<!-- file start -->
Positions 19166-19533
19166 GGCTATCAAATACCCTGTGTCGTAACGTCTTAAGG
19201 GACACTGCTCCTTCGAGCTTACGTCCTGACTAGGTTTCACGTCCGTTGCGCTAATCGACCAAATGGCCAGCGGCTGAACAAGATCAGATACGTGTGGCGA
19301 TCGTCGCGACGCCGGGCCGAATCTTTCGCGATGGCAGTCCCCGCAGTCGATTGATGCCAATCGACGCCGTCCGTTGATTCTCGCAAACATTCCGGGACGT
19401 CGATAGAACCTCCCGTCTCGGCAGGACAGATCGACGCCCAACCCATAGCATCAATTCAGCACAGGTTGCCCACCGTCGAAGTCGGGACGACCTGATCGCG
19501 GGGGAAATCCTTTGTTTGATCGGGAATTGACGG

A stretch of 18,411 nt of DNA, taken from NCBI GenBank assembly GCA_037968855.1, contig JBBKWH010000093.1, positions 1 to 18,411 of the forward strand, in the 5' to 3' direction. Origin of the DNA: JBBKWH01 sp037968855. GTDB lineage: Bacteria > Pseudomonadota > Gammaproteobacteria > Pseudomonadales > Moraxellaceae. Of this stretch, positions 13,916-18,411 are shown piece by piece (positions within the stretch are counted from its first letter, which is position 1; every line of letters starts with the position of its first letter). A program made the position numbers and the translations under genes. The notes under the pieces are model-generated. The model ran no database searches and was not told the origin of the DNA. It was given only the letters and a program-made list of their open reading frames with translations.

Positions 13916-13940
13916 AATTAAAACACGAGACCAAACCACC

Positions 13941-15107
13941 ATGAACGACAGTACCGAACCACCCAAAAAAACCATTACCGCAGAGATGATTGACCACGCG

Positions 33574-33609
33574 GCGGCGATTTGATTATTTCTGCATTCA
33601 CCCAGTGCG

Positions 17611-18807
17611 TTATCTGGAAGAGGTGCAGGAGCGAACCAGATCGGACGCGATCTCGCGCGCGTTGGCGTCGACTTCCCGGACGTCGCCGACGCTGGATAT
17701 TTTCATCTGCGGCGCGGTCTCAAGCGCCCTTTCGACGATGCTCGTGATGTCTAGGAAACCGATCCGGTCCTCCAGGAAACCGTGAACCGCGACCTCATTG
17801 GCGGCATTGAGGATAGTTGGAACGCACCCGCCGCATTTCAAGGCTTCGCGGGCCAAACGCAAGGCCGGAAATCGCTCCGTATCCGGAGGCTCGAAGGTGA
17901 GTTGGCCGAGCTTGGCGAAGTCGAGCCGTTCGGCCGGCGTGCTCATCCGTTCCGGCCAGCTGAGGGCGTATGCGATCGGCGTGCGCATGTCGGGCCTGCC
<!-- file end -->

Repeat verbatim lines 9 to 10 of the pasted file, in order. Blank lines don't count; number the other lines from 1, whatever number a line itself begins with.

13916 AATTAAAACACGAGACCAAACCACC

Positions 13941-15107